- David M. Hale, ESPN Staff Writer
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TALLAHASSEE, Fla. -- For 57 years, there was coaching, but that life seems oddly foreign now.
These days, if it’s not raining, Bobby Bowden golfs. He might play once a week, but nearly every day he saunters out his backdoor and onto the adjoining course to hit balls and walk the grounds. By the time he returns home, he said, he’ll usually have lost two or three pounds.
“Which is good,” Bowden said, “because I like to eat.”
The other thing Bowden likes to do is talk. He might be known as much for his dadgum words as his wins. Bowden has 50 to 60 speaking engagements a year, talking with Christian groups, speaking at corporate seminars, addressing football programs. They all want to know the same thing: What’s the key to his success?
Bowden has answers -- lots of them. He’s built programs and launched careers, sold boosters on big-ticket donations and convinced superstars to come play for him. He handled an abysmally uncomfortable departure from Florida State with his usual class and came away a hero not just in Tallahassee, but across the country, where he’s still revered as the grandfather of college football.
Four years ago, Bowden wondered if retirement might be a death sentence. What he’s learned since is another of those lessons he can pass along to the hordes of eager students. Keep playing to win, and life will always be pretty good.
“To me, if you do nothing after you retire, you begin to die a little bit every day, and I didn’t want that to happen,” Bowden said. “I wanted to stay active, and I wanted to go out on fire.”
Bowden's departure from FSU was a sore subject, but one he hasn’t cared to relive. Long before his final push out the door, he’d promised to retire gracefully, to leave the program in the hands of his successor without casting a long shadow.
On Saturday, however, Bowden will return to the field that bears his name for the first time since 2009. More than 300 former players will be on hand to welcome him home, and he’ll plant the school’s famous spear at midfield. Bowden is eager to relive old times in the place he’d built his legacy.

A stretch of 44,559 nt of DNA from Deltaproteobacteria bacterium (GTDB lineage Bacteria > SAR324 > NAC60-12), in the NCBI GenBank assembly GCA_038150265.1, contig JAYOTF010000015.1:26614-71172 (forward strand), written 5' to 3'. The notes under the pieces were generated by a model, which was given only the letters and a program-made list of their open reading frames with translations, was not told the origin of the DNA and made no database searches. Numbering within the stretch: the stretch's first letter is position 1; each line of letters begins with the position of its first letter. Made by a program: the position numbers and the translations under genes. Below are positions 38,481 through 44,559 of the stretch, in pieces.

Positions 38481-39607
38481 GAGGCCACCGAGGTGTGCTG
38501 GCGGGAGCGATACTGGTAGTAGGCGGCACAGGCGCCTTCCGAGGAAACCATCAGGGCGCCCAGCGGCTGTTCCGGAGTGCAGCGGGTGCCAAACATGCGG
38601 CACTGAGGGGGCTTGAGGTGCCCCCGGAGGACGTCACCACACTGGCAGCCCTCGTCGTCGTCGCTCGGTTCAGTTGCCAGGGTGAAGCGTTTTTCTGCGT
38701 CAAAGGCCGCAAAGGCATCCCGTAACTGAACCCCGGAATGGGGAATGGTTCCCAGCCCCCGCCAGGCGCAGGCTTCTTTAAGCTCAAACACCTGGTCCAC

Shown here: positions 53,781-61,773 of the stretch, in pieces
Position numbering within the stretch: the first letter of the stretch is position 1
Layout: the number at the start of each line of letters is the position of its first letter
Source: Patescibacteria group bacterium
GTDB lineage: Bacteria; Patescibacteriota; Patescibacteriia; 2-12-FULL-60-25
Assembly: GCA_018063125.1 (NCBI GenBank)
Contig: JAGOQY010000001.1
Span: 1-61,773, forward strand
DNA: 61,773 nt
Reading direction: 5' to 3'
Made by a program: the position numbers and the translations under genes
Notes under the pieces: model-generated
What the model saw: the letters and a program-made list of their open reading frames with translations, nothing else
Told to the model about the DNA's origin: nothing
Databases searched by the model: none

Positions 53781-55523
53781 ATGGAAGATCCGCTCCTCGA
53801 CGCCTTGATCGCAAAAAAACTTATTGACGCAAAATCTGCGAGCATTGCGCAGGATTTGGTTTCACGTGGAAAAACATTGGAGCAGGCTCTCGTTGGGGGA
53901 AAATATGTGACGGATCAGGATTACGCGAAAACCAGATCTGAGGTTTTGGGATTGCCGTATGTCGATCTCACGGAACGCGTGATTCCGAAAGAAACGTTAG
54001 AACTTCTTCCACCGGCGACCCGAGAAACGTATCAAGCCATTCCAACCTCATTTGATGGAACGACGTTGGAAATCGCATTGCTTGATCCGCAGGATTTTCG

“There’s no nerves,” Bowden said. “But I’m excited about it, getting to see a lot of people.”
Bowden called his son, Tommy, earlier this week to talk about his return. Tommy’s advice was simple: “Don’t cry.” He knows there’s not much that rattles his dad, but the chance to see so many old friends might do the trick.
But really, this isn’t an emotional return for Bowden. It’s something he’d always planned to do, he was just waiting for the right time.
At West Virginia, he replaced a successful coach (Jim Carlen, who was 25-13-3 from 1966-69), and he remembered the second guessing. He didn’t want Jimbo Fisher to face the same questions. So he poked his head in Fisher’s office the day he left and told his successor goodbye.
“I wanted to give [Fisher] a chance to let people accept him as the new coach,” Bowden said. “I think that day has come.”
Bowden always knew he’d keep his distance once he left the program, but he worried what might come next. As it turned out, retirement has been full of small surprises.
“All of a sudden I’m not coaching anymore, I don’t have to worry about grades, don’t have to worry about the conduct of players, winning the big game,” Bowden said. “I felt a big relief off my shoulders that I now did not have those worries.”
Bowden has stayed away from campus, but he’s hasn’t strayed from college football.
He votes in the Legends Poll, and he’s used that as an excuse to spend his Saturdays glued to the TV. He’ll watch games from 11 a.m. until 2 in the morning, “waiting for those California teams to finish up,” he said.
His son, Terry, is head coach at Akron, where another son, Jeff, is on staff. Bowden visits at least once a year, and he still talks football with his sons.
“We always have since I was a young coach," Terry said. "Now that I’m 57 and I’ve got grandkids, we still talk. But it’s more bouncing stuff off each other.”
Bowden's former assistant, Mark Richt, remains at Georgia, and the two have stayed in close contact. Richt credits Bowden for giving him his chance in coaching and opening his eyes to the power of faith.
“He’s meant so much to me,” Richt said. “Every minute I get with him, I just cherish it. I never can thank him enough for what he did for me.”
Bowden has become the senior voice in college football, too. When a big-picture take on the sport is needed, his phone rings, and he always answers. He’s talked about the advent of the up-tempo offenses (he was running those in the ’60s, he said) and the new targeting rules.
And Bowden continues to follow Florida State. He doesn’t want to jinx the current team, he said, but this group just might be good enough to win a national title. He knows a special team when he sees one.
And that’s the biggest reason Bowden is coming back now. His return heals some old wounds, Tommy said, and it’s important for the program, Fisher added. But really, it’s just about timing.
Bowden always belonged at Doak Campbell Stadium, and for obvious reasons.
“It’s what’s right about the world,” Fisher said. “I’m extremely excited because he was my hero, too.”
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